3 Ways A To-do List Improved my Productivity

3 Ways A To-do List Improved my Productivity

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At the beginning of a new year, it is not uncommon to know everyone seems to set a resolution or theme. At least, I was not left behind. I planned to maintain sound mental health by decluttering (both my internal and external spaces). I also wanted to imbibe a new habit of Journaling and keeping a To-do list.

So today, I want to discuss the 3 ways a to-do list improved my productivity and why you should keep one.

What is a To-Do List?

3327597.jpg An image from freepik.com

According to Wiktionary, a To-Do-List is a list of errands and other tasks–often written on a piece of paper as a memory aid–that one needs or intends to accomplish.

From the above definition, a to-do-list is written on a piece of paper that acts as a memory aid, keeps you organized amongst others. It is also called a schedule, timetable, docket, or calendar. At first, I used to write on any book I found. But, that did not make much difference in my head. I finally made use of sticker notes and it has been helpful.

You may wonder why a developer needs a to-do list. It is important to note that keeping one is not restricted to a set of people or careers. It is for everybody that has something to do. Studies have shown that people perform better when they have written what they need to do.

Why should you keep a To-do-list?

Having a list of everything you need to do written in one place means you should forget nothing important.

1. Organization

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One of the most important reasons for that is, it helps you stay organized. When you write all your tasks on a list, they seem more manageable. When you have a clear outline of the workloads to do and those you have completed, it helps you stay focused, while freeing up space in your mind for other more creative tasks.

Freeing up my mental space was ideal. While using a book (I called it a journal), it felt like my brain was clouded. There was no way I could make well-thought decisions. But it felt different with a sticker note to-do list. Looking up to my self-curated board with sticker notes feels good.

2. Improves Memory

brain-writes-with-white-chalk-is-on-hand-draw-concept.jpg An image from freepik.com

Another reason is it improves your memory. Keeping a to-do list would enable you to keep track of everything, rather than just a few of the tasks you need to do. Yeah, I think my habit of forgetfulness has been cured to an extent.

3. Time management

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It also improves your time management skill. In the order of priority, you have started necessary tasks with a deadline set for them. It makes your work faster and easier to do. Time management enables you to work smarter with the help of a to-do list.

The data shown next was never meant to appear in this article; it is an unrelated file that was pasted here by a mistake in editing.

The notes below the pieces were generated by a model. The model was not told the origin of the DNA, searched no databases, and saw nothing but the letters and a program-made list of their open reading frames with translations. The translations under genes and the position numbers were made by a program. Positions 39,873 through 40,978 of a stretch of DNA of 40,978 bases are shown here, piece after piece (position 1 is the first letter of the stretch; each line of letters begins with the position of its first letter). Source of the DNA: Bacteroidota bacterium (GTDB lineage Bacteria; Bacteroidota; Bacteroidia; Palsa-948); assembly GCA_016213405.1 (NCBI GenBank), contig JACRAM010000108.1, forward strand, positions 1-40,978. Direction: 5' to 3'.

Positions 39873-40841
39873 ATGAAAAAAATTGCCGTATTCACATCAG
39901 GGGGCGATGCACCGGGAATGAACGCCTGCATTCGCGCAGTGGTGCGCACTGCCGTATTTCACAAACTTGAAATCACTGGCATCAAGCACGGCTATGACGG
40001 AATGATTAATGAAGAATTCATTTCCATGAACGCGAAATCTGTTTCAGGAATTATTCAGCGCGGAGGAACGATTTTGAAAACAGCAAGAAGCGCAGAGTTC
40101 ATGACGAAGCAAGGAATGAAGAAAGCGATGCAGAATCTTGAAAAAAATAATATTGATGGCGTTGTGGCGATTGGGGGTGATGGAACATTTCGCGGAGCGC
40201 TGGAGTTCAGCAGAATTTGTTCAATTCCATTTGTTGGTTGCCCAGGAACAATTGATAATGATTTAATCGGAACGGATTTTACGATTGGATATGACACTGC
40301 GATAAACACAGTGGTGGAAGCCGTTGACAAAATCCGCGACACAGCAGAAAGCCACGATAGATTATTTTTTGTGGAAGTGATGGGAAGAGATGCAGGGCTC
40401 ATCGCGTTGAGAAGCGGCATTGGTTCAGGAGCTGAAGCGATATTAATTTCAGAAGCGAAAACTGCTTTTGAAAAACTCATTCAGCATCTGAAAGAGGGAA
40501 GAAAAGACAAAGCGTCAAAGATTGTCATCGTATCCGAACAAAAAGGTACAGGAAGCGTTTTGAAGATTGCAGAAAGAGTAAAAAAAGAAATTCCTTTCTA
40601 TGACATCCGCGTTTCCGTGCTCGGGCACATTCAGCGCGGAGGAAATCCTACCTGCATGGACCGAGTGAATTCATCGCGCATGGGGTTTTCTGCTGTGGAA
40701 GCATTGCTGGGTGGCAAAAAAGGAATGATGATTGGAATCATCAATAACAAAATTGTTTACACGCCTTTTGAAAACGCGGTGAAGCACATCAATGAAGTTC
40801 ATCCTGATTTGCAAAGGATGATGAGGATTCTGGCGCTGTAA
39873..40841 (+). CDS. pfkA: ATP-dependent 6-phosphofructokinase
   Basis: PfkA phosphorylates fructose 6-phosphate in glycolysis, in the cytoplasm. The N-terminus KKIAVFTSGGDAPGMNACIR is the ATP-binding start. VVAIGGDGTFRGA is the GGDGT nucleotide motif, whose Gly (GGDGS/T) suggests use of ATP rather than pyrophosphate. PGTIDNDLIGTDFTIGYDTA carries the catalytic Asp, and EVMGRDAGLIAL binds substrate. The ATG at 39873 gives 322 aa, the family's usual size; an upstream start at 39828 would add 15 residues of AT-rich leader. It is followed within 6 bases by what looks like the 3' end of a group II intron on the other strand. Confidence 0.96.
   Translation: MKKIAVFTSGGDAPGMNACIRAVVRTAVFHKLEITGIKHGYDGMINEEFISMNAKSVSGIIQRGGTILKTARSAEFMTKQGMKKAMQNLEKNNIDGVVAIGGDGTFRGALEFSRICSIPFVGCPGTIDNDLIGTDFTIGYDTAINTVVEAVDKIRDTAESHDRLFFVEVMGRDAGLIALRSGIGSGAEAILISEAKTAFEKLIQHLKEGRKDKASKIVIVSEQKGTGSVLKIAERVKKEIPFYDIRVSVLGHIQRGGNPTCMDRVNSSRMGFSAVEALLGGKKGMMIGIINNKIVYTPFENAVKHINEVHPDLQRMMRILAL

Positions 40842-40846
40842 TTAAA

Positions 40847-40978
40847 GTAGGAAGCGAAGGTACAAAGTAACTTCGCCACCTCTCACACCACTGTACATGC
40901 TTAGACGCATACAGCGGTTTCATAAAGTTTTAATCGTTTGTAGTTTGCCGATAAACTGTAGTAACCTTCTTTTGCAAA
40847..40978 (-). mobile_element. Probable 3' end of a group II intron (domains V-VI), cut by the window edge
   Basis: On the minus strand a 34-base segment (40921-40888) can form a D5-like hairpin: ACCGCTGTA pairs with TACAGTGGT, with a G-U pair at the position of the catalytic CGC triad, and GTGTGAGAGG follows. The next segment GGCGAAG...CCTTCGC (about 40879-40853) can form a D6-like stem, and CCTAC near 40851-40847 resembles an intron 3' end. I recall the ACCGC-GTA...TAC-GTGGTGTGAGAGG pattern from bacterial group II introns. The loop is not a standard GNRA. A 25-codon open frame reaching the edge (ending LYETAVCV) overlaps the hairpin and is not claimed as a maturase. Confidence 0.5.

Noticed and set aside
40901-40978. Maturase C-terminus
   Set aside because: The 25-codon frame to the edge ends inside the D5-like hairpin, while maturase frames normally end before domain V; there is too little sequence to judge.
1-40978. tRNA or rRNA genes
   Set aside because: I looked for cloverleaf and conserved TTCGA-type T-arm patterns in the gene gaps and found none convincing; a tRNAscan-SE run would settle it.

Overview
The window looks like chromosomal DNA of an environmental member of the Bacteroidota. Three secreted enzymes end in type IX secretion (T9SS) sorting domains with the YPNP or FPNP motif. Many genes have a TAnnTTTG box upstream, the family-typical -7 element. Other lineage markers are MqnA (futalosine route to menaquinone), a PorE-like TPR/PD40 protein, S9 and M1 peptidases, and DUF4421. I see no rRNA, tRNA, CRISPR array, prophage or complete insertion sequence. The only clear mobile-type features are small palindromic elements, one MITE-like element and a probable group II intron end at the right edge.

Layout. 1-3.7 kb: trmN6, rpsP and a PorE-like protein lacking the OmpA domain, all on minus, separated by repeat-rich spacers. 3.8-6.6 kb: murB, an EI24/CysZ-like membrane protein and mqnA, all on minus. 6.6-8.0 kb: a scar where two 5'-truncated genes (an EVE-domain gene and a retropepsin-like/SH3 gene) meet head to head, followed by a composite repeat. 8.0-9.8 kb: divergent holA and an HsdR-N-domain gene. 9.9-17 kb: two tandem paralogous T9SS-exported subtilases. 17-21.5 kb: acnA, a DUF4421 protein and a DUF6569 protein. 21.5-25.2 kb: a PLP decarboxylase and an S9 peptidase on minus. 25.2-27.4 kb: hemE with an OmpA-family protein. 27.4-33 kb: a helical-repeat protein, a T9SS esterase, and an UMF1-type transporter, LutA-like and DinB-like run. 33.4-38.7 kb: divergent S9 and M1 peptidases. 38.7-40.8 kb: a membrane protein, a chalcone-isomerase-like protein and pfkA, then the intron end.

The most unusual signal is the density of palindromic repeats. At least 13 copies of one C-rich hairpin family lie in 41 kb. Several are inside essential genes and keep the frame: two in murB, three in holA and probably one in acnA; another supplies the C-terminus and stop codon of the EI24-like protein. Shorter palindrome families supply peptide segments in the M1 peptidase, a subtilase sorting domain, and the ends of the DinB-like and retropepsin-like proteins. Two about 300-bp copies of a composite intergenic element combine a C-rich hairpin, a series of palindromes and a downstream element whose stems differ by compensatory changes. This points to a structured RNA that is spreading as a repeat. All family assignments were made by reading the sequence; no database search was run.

This concept was something I struggled with in the past. I think I'm good now. I don't even write my tasks based on priority but I make resourceful use of my time these days.

Bonus tip


471756-PGCZC5-235.jpg t’s easy to say, “I want to pass my examinations.” Listing the steps you intend to take to accomplish a goal can help clarify your thoughts and give you achievable short-term goals. As you succeed at each step along the way, you will gain confidence by ticking those items off your list.

Keeping a to-do list has helped me attain a level of satisfaction. The feeling of completing 70-80% of your tasks for the day is surreal. Yes, I exaggerate a lot (inserts a laughing emoji). But on a serious note, we all know what it feels like when you are stagnant. Or when you are stuck on a project without completing the other tasks listed. It can be frustrating. As a law student engaged in other aspects of life, I tend to be overwhelmed with completing my tasks and keeping a straight head. I used to feel my mind split into several places. There was basically no focus.

Here is how I keep mine:


At the beginning of the year, I bought a pack of sticker notes from the store. I placed a white A4 paper on my wall right in front of my workspace. Each day, after completing my morning razzmatazz, I write down tasks on my sticker notes. I do not even write them in the order of priority; my brain is there to sort that out. I paste them on the white paper because it would not stay on the wall. After completing each task, I tick them off with my red pen as per done and dusted. Note this: I do not complete all the tasks I write on my list. You can't possibly get to the bottom of it. There would e definitely something that is not done.

So what happens?

The following morning, I write the pending or incomplete tasks then ensure I complete them. I executed this habit last week, and it has helped me balance my Law and Tech lifestyle, though not 100 percent. It is still overwhelming to multitask, but we what? We meuvvve.

I have finally come to the end of today's TedWriteup. Watch out for the Tips and Benefits of keeping a To-do list in my subsequent articles.

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